Here's another really cool single from my colleague C.F. Both songs have been comp'd (the A-side most famously on Boulders, and the flip-side on A Lethal Dose Of Hard Psych), but I think this new and freshly restored transfer transcends the audio quality available elsewhere. The Legend also released an eponymous album on the short-lived Megaphone label, but that album was recorded in part by session musicians in a band-unapproved move towards the pop-rock style; the songs on this 45 are both heavy psych monsters. Breaking from their management, the Legend rebranded themselves Dragonfly and released one killer psych-/hard-rock long-player on the same label in 1968. Dragonfly also features a re-recorded version of "Enjoy Yourself" but most will prefer this single version, which should've justifiably been a major hit. 

Thanks for C.F. yet again for lending out this rare psych monster from his archives!

Track Listing:
1) "Portrait Of Youth" -- 2:47
2) "Enjoy Yourself" -- 2:53

Dynamic Range: DR11

– Audio-Technica AT150MLx Dual Moving-Magnet Cartridge
– Audio-Technica AT-LP1240-USB Direct Drive Professional Turntable (internal stock preamp/ADC removed)
– TCC TC-754 RIAA Phono Preamp (new regulated power supply, added LM7812 regulator)
– Focusrite Scarlett 6i6 MkII (96kHz / 24bit)
– Adobe Audition CC 2019 (recording)
– iZotope RX 7 Audio Editor (manual declicking, EQ subtraction, additional adjustments)
– Audacity 2.3.0 (fades between tracks, split tracks)
– Foobar2000 v1.4.8 (tagging, dynamic range analysis)

Google Drive:
Enjoy yourself & happy Thanksgiving! :)

Saturday, November 23, 2019

Mother Tuckers Yellow Duck - Funny Feeling / I (1969) [Original 2nd Canadian Stereo Single]

Mother Tuckers Yellow Duck - "Funny Feeling" / "I"
Original 45 RPM Stereo Single (2nd Version)
1969 Duck Records D.R. 1
~ThePoodleBites rip in 96kHz / 24bit FLAC + full high-res scans~

As a compliment to the mono first version of this single, which I ripped here, here is the re-recorded stereo version which the band released the following year on their own private label. These versions are notably more polished than those on the rawer mono record. It's also worth mentioning that the stereo version of "Funny Feeling" is a noticeably different mix than on the Home Grown Stuff CD. So, which of the versions do you prefer? Leave a comment below and let me know! :)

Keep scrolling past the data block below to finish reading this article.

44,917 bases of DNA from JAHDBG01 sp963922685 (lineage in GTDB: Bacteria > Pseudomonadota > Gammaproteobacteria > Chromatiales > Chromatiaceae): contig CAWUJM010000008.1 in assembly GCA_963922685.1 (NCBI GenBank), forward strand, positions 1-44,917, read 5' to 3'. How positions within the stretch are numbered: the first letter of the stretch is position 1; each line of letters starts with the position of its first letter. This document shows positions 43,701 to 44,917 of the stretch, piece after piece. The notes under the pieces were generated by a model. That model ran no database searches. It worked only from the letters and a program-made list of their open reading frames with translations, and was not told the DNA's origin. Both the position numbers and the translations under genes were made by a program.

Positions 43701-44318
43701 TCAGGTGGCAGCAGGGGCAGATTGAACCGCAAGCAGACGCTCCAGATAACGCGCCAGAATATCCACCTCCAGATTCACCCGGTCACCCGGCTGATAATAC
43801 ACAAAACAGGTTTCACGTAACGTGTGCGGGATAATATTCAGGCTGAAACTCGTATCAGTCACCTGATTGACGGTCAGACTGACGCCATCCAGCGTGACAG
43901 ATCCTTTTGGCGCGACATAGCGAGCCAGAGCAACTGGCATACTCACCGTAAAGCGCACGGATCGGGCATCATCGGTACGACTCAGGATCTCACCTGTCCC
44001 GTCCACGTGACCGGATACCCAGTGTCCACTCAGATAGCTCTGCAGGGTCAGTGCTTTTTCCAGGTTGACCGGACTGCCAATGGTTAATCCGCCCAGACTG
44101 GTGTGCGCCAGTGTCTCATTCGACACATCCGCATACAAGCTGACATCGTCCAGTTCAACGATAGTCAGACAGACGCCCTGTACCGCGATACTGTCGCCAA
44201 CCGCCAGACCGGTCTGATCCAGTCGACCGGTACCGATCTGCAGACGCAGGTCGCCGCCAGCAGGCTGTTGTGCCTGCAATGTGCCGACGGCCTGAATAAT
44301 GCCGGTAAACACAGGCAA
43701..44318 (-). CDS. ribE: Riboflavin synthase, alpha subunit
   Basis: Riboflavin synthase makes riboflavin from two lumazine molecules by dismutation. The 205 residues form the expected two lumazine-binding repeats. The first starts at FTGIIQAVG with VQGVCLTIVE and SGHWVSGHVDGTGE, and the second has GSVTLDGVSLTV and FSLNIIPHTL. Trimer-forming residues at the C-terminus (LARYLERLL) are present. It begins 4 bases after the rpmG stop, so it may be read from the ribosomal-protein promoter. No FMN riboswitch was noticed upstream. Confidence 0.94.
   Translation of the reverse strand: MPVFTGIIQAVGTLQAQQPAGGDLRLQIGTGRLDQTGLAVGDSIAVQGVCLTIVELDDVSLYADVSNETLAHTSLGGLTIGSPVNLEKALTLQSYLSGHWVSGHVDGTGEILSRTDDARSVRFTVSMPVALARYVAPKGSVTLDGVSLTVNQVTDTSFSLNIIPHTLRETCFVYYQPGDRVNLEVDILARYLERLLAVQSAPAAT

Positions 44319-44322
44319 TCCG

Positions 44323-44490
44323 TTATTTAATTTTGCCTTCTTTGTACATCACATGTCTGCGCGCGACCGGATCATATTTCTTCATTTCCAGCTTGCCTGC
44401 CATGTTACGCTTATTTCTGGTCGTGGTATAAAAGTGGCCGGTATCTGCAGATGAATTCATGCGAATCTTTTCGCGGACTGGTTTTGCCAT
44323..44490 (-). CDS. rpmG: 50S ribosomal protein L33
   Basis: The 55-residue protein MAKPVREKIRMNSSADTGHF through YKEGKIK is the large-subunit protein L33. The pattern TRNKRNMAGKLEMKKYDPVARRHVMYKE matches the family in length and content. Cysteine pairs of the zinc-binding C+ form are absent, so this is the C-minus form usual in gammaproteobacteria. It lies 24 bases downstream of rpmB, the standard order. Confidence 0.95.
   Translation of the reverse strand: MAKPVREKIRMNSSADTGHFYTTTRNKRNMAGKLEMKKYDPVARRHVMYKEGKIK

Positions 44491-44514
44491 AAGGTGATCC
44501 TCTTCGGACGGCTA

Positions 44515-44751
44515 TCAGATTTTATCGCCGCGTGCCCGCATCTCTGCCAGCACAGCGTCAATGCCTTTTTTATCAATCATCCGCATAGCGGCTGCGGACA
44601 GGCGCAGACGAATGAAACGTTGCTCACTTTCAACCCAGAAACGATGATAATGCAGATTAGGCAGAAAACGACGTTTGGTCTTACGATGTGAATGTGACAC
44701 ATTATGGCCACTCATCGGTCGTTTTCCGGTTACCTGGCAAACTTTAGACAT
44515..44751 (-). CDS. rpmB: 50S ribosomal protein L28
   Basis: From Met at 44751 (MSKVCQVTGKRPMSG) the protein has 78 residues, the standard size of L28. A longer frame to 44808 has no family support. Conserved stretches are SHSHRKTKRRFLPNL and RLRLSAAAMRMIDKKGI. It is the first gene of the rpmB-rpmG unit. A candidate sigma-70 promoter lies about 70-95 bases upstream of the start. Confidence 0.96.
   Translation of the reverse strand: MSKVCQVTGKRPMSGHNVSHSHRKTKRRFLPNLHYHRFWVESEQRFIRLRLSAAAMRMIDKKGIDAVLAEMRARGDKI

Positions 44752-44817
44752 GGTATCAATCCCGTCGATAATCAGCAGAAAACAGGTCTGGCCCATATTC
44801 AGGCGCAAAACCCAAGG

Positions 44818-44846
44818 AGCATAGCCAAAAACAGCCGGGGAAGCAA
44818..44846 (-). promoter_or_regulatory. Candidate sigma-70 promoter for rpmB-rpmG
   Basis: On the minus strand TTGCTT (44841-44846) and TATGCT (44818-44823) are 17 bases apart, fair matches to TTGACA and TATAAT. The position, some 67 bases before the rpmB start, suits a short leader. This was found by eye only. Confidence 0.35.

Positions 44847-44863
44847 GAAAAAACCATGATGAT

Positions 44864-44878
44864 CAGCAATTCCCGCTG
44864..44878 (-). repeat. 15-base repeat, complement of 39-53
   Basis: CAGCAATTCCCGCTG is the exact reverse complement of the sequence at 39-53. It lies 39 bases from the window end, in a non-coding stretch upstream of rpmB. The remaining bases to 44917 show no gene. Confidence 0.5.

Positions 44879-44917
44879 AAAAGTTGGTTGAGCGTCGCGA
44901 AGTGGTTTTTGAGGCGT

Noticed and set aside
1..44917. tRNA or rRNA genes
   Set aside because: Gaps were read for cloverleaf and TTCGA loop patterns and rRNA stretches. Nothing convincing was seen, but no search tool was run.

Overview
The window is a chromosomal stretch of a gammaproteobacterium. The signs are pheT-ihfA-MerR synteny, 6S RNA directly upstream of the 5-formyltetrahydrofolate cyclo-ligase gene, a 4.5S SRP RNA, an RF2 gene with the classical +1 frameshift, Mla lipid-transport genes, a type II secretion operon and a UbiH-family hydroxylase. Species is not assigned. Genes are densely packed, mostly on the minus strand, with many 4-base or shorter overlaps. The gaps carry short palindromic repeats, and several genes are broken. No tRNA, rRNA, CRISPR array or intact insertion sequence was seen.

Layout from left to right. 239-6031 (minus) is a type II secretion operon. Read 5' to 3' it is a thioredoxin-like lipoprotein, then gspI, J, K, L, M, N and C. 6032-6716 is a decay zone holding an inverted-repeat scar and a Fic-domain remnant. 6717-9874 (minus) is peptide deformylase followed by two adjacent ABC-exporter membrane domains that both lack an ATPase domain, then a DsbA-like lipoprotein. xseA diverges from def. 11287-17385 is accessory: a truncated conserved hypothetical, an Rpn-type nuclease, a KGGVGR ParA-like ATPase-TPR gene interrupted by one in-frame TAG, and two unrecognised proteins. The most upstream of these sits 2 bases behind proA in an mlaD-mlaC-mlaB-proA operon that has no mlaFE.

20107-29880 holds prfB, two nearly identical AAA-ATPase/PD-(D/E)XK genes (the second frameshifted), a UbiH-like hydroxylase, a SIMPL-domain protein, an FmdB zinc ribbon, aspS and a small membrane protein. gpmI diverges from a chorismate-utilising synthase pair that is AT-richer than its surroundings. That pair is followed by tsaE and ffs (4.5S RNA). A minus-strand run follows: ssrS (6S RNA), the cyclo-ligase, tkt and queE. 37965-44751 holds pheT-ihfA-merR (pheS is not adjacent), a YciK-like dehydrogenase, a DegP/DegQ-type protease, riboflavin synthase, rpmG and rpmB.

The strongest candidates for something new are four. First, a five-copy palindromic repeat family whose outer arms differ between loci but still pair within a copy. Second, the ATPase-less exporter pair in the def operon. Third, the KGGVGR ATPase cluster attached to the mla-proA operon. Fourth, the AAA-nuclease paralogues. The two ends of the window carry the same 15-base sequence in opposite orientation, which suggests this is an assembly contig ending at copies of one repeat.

Thanks again to C.F. for loaning out this record for a proper restoration!

Track Listing:
1) "Funny Feeling" -- 3:38
2) "I" -- 3:14

Dynamic Range: DR12

– Audio-Technica AT150MLx Dual Moving-Magnet Cartridge
– Audio-Technica AT-LP1240-USB Direct Drive Professional Turntable (internal stock preamp/ADC removed)
– TCC TC-754 RIAA Phono Preamp (new regulated power supply, added LM7812 regulator)
– Focusrite Scarlett 6i6 MkII (96kHz / 24bit)
– Adobe Audition CC 2019 (recording)
– iZotope RX 7 Audio Editor (manual declicking, EQ subtraction, additional adjustments)
– Audacity 2.3.0 (fades between tracks, split tracks)
– Foobar2000 v1.4.5 (tagging, dynamic range analysis)

Enjoy & please leave comments below! 

Tuesday, November 5, 2019

Mother Tucker's Yellow Duck - I / Funny Feeling (1968) [Original 1st Canadian Mono Single]

Mother Tucker's Yellow Duck - "I" / "Funny Feeling"
Original Mono 45 RPM Single (1st Version) 
London Records M. 17363 / TCP Records TCP. 106
~ThePoodleBites Rip in 96kHz / 24bit FLAC + full high-res scans~

Mother Tucker's Yellow Duck is a well-known Canadian psychedelic group who managed to release two solid albums on Capitol Records in '68-'69. Before both of those records, though, the band had a little-known non-LP single, which is presented here digitally for the first time. This single was originally released on London Records and TCP Records (distributed by London) in 1968. While technically on a major label, obviously not many copies were produced, as by 1969 the band had re-recorded both sides in glorious stereo for reissue on their own Duck Records label. The earlier 1968 first version (in mono) is the more raw recording of the two. To my ears there are strong California vibes here, bringing in a rural wave a la early Jefferson Airplane or The Byrds. Nevertheless both sides are worth enjoying & be sure to check out their full-length records if you haven't already been turned on to them.

Thanks to C.F. for his major contributions: both for lending out these 45s and
for the help with research!

Both the orange-label London release (likely a promotional variant of the stock blue-label version, which also exists) and the TCP version were made with identical stampers. I've included raw transfers from both as usual, and ended up using whichever one played cleaner for the final restoration. Scans of the labels from both variants are included as well.

Track Listing:
1) "I" -- 3:19
2) "Funny Feeling" -- 3:43

Dynamic Range: DR12

– Audio-Technica AT150MLx Dual Moving-Magnet Cartridge
– Audio-Technica AT-LP1240-USB Direct Drive Professional Turntable (internal stock preamp/ADC removed)
– TCC TC-754 RIAA Phono Preamp (new regulated power supply, added LM7812 regulator)
– Focusrite Scarlett 6i6 MkII (96kHz / 24bit)
– Adobe Audition CC 2019 (recording)
– iZotope RX 7 Audio Editor (manual declicking, EQ subtraction, additional adjustments)
– Audacity 2.3.0 (fades between tracks, split tracks)
– Foobar2000 v1.4.5 (tagging, dynamic range analysis)

Google Drive:

Enjoy, & feel free to leave a comment below! :)